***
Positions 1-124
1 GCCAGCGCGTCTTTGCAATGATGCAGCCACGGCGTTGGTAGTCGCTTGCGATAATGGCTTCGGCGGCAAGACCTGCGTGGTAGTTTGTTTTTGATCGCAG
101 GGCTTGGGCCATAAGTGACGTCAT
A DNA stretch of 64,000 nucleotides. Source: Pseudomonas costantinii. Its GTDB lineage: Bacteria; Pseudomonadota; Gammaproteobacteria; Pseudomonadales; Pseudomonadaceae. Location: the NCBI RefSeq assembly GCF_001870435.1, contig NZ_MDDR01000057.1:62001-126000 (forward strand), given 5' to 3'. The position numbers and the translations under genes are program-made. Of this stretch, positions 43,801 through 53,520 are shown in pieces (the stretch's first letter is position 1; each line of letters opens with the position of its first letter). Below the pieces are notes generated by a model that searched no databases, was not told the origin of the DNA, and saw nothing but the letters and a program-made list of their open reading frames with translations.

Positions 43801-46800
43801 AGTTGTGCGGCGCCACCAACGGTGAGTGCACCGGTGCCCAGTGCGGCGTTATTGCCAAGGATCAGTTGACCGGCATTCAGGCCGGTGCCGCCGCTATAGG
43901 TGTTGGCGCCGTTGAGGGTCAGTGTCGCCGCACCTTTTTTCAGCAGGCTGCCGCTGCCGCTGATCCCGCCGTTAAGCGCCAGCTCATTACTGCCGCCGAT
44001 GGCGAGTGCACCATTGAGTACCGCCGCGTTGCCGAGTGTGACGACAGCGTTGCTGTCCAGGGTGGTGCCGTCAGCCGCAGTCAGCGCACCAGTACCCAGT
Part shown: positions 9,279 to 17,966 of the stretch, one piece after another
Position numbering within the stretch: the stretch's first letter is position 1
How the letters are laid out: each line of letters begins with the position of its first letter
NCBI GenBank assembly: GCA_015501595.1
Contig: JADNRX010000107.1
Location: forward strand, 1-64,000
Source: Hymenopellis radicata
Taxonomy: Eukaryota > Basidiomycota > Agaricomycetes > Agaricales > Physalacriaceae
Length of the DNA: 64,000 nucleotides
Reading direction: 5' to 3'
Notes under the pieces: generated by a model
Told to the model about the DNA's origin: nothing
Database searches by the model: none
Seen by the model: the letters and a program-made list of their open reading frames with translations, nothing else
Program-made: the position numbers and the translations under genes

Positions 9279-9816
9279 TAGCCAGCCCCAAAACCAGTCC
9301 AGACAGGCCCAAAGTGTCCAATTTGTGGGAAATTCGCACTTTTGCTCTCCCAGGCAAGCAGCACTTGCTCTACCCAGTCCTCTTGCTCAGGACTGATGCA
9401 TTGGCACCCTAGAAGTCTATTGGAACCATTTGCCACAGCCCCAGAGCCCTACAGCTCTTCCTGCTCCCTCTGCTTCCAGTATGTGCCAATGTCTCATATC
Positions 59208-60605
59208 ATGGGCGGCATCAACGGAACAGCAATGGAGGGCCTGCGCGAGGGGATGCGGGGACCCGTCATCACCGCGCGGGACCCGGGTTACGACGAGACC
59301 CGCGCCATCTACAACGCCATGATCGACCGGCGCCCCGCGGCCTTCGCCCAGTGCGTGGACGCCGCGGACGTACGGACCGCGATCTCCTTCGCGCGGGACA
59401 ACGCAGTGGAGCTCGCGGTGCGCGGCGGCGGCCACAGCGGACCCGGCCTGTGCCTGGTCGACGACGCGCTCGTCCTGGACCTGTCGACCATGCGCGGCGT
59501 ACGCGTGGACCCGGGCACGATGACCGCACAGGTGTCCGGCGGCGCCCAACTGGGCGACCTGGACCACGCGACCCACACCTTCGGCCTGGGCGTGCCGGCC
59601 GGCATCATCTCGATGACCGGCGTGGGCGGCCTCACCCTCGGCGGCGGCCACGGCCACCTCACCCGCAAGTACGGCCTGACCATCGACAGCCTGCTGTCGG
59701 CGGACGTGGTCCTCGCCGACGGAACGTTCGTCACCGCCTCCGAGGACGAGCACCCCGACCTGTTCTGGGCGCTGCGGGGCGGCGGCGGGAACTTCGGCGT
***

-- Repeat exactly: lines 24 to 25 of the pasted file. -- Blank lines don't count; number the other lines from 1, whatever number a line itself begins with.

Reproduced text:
Positions 9279-9816
9279 TAGCCAGCCCCAAAACCAGTCC